Understanding Personality Disorders

Personality disorders are complex mental health conditions that affect how individuals perceive and interact with the world around them. Despite their prevalence, there are often misconceptions and misunderstandings surrounding personality disorders. In this blog, we’ll delve into the intricacies of personality disorders, exploring their symptoms, causes, diagnosis, and treatment options, to provide a comprehensive understanding of these often misunderstood conditions.

Understanding Personality Disorders: Personality disorders are characterized by enduring patterns of behaviour, cognition, and inner experience that deviate markedly from cultural expectations and cause distress or impairment in various areas of life. There are several types of personality disorders, grouped into three areas: Odd or Eccentric, Dramatic, Emotional, or Erratic, and Anxious or Fearful.


Types of Personality Disorders

  • Paranoid Personality Disorder: Marked by distrust and suspiciousness of others, individuals with paranoid personality disorder often perceive threats where none exist and are reluctant to confide in others.

  • Schizoid Personality Disorder: Individuals with schizoid personality disorder tend to be detached from social relationships and have a limited range of emotional expression.

  • Schizotypal Personality Disorder: Marked by eccentric behaviour, odd beliefs or magical thinking, and difficulties with social relationships, schizotypal personality disorder shares some features with schizophrenia but is less severe.

  • Antisocial Personality Disorder: Individuals with antisocial personality disorder disregard and violate the rights of others, lack empathy, and engage in impulsive and irresponsible behaviour.

  • Borderline Personality Disorder: Marked by instability in mood, self-image, and interpersonal relationships, borderline personality disorder often involves intense fear of abandonment and self-destructive behaviours.

  • Histrionic Personality Disorder: Individuals with histrionic personality disorder seek attention and validation through dramatic and attention-seeking behaviour, often displaying exaggerated emotions and a need to be the centre of attention.

  • Narcissistic Personality Disorder: Marked by a grandiose sense of self-importance, need for admiration, and lack of empathy for others, narcissistic personality disorder involves a preoccupation with fantasies of success, power, and beauty.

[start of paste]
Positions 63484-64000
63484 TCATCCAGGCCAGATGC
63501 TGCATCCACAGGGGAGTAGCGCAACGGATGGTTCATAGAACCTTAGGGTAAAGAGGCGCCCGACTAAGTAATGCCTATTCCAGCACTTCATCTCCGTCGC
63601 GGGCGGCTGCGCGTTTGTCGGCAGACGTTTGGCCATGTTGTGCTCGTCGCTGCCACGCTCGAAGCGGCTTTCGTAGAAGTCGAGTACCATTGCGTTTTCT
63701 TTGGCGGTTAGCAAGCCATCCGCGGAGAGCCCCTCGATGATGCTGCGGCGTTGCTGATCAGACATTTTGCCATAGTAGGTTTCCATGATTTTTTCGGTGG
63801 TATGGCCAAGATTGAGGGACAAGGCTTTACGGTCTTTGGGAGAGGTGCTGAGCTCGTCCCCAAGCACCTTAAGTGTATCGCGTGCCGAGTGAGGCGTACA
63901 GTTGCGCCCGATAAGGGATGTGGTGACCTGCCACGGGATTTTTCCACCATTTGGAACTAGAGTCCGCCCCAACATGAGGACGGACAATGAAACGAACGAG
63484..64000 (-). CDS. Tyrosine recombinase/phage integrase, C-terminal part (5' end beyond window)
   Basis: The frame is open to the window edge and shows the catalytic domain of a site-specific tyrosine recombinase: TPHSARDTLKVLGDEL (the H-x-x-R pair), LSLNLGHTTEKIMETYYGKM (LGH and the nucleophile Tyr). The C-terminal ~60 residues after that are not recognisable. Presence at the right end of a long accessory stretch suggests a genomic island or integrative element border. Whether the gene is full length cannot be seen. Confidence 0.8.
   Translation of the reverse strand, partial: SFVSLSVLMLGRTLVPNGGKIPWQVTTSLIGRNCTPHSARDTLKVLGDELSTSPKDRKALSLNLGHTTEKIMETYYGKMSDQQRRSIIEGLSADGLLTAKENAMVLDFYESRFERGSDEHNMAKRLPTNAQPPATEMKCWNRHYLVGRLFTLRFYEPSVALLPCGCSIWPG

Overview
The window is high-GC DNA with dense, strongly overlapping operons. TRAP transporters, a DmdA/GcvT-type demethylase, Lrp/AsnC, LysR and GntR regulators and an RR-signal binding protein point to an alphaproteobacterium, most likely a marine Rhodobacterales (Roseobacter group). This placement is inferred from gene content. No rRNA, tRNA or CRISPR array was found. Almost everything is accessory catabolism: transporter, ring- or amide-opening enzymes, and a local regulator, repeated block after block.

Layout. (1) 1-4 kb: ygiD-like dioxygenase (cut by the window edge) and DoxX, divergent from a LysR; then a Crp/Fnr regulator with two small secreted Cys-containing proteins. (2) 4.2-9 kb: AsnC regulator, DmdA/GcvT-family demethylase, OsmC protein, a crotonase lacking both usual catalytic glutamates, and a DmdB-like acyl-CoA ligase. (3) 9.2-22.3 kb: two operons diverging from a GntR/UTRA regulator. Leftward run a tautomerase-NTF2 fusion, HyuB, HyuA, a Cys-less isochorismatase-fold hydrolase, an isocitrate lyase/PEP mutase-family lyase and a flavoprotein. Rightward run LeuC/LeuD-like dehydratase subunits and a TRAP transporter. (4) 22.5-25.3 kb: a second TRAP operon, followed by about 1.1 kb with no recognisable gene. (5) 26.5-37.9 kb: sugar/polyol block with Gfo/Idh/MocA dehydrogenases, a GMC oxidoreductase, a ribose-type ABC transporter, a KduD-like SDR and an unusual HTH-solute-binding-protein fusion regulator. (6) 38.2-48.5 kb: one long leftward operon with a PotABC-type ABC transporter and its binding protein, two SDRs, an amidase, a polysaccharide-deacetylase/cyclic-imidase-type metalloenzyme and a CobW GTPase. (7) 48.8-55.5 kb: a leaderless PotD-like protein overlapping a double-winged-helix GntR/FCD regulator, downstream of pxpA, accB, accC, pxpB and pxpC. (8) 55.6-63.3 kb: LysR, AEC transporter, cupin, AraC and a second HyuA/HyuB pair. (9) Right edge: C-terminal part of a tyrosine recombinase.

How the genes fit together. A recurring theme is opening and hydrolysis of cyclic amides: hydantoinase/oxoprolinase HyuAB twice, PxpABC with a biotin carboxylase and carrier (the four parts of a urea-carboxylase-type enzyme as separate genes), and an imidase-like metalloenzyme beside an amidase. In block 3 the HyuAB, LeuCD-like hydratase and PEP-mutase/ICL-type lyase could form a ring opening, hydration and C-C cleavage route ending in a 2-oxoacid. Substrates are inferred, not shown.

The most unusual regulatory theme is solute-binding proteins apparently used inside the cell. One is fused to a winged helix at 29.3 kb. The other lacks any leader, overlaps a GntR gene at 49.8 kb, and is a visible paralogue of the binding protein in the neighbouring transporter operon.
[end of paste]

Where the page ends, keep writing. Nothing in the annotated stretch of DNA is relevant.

• Avoidant Personality Disorder:
    Individuals with avoidant personality disorder have an intense fear of rejection and criticism, leading to avoidance of social situations and interpersonal relationships.Dependent Personality Disorder: Marked by an excessive need to be taken care of and a fear of separation, individuals with dependent personality disorder rely on others for decision-making and reassurance, often at the expense of their own autonomy.

  • Obsessive-Compulsive Personality Disorder: Unlike obsessive-compulsive disorder (OCD), obsessive-compulsive personality disorder involves a preoccupation with orderliness, perfectionism, and control, leading to rigid and inflexible behaviour patterns.


Common Symptoms and Characteristics: While each personality disorder has its own unique features, there are some common symptoms and characteristics that may be present across different types. These may include difficulties in forming and maintaining relationships, unstable self-image, intense fear of abandonment, impulsivity, emotional instability, and impaired social functioning. Individuals with personality disorders may also experience significant distress and impairment in their daily lives.

Causes and Risk Factors: The exact causes of personality disorders are not fully understood, but they are believed to result from a combination of genetic, environmental, and developmental factors. Early childhood experiences, such as Trauma, neglect, or inconsistent parenting, may play a significant role in the development of personality disorders. Additionally, genetic predispositions and neurobiological factors may contribute to the risk of developing these conditions.

Diagnosis and Assessment: Diagnosing personality disorders can be challenging due to the complexity of symptoms and the overlap between different types. Mental health professionals typically use a comprehensive assessment process, including interviews, questionnaires, and observation of behaviour, to evaluate symptoms and determine the presence of a personality disorder. Diagnosis is guided by criteria outlined in the Diagnostic and Statistical Manual of Mental Disorders (DSM-5).

Treatment Options: Treatment for personality disorders often involves a combination of psychotherapy, medication, and support services tailored to the individual’s needs. Psychotherapy, particularly Dialectical Behaviour Therapy (DBT), Cognitive Behavioural Therapy (CBT), and schema therapy, is considered the cornerstone of treatment for many personality disorders. These therapies aim to help individuals develop coping skills, improve interpersonal relationships, and address underlying issues contributing to their symptoms.

Living with a Personality Disorder: Living with a personality disorder can present significant challenges, but with appropriate treatment and support, individuals can learn to manage symptoms and lead fulfilling lives. Building a strong support network, engaging in self-care practices, and adhering to treatment recommendations can all contribute to improved well- being and quality of life for individuals with personality disorders.

What is Borderline Personality Disorder?